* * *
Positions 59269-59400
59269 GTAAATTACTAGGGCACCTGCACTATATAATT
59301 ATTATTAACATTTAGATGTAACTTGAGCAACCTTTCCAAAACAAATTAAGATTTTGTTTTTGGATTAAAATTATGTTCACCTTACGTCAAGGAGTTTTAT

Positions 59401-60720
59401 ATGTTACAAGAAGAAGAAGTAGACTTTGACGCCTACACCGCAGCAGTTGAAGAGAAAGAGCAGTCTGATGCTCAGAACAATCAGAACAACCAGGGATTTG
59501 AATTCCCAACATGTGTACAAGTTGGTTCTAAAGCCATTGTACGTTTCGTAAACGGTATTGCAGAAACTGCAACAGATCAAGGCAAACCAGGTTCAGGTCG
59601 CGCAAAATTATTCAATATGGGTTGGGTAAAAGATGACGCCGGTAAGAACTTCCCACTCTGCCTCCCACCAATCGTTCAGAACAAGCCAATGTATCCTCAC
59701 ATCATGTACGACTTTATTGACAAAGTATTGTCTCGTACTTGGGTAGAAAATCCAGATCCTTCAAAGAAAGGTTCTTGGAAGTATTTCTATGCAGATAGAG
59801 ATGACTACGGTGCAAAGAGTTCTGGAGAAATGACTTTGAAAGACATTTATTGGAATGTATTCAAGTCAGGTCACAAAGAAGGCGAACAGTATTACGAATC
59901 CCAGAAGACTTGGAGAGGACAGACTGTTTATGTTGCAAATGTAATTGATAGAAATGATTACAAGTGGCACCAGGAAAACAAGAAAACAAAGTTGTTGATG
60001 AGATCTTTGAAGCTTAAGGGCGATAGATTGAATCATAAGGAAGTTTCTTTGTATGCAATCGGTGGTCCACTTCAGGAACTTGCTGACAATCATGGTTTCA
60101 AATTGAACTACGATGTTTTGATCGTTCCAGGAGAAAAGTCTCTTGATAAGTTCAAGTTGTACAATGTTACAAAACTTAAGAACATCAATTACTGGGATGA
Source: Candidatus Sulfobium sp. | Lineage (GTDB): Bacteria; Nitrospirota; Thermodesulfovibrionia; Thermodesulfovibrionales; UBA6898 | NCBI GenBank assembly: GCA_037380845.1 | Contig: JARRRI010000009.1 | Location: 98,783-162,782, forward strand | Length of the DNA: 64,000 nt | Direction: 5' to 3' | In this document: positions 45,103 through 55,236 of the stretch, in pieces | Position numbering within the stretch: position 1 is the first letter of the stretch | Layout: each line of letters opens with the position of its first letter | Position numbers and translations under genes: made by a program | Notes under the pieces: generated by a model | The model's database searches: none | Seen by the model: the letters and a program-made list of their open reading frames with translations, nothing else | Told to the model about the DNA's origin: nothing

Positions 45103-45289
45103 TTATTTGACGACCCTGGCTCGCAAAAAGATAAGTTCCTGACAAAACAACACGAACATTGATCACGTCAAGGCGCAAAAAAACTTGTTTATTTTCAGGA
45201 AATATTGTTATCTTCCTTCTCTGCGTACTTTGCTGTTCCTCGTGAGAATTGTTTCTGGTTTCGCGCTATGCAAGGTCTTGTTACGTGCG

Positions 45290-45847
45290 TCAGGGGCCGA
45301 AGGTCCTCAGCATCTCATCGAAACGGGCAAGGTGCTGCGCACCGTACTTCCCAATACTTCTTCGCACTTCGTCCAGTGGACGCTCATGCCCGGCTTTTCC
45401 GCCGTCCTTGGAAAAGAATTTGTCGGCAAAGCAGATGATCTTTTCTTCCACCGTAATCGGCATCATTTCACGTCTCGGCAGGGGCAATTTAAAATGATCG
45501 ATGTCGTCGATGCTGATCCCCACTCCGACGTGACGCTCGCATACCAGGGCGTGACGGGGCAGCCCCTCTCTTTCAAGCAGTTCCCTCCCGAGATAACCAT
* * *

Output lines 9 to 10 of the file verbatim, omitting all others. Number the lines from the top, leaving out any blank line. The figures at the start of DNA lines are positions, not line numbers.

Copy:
59801 ATGACTACGGTGCAAAGAGTTCTGGAGAAATGACTTTGAAAGACATTTATTGGAATGTATTCAAGTCAGGTCACAAAGAAGGCGAACAGTATTACGAATC
59901 CCAGAAGACTTGGAGAGGACAGACTGTTTATGTTGCAAATGTAATTGATAGAAATGATTACAAGTGGCACCAGGAAAACAAGAAAACAAAGTTGTTGATG